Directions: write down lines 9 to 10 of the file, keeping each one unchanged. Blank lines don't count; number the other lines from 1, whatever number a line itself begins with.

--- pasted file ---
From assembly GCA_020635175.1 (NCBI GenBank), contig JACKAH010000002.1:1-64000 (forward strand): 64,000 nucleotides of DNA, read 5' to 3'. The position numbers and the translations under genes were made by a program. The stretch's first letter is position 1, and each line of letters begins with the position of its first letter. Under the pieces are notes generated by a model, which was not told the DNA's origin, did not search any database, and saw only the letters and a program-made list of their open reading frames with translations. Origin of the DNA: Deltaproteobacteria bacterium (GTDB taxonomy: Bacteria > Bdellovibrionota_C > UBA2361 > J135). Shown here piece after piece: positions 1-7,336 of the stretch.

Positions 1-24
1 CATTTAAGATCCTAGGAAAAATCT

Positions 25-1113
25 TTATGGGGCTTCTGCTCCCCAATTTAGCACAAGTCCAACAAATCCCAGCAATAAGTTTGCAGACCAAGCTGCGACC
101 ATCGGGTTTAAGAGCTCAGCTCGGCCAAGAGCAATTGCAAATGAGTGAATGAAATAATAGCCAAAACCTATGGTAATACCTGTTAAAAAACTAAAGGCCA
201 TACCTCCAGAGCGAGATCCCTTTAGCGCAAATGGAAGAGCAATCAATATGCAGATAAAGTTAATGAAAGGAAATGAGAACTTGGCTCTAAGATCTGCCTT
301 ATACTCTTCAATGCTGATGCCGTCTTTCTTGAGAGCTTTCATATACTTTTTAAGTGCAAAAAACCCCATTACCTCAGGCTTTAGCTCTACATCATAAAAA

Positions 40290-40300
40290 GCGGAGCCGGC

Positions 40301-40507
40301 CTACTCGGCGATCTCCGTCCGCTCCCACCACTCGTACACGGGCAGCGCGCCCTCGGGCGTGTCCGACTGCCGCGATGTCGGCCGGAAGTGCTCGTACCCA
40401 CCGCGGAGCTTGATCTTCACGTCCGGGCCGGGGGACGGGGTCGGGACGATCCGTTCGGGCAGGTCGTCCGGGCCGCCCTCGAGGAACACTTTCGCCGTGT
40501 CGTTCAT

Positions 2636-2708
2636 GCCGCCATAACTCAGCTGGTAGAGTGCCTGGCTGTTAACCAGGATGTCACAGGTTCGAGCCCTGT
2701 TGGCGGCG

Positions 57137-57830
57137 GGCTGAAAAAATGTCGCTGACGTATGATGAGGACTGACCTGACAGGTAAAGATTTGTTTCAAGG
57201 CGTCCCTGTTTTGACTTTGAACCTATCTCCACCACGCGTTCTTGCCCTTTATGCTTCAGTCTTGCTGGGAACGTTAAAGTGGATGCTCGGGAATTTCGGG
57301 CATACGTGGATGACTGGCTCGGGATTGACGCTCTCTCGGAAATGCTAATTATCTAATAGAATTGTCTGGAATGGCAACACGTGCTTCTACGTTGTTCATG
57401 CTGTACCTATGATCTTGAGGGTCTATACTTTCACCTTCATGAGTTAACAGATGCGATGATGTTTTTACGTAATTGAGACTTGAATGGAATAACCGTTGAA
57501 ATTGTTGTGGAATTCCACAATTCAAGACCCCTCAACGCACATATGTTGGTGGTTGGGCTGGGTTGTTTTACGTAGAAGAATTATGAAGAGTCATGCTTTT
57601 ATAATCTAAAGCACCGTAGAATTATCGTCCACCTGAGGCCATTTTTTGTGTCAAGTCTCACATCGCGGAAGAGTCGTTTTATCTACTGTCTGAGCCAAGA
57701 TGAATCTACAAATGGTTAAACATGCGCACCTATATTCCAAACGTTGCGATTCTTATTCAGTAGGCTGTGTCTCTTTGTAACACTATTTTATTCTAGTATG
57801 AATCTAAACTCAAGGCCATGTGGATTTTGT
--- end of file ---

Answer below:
Positions 40290-40300
40290 GCGGAGCCGGC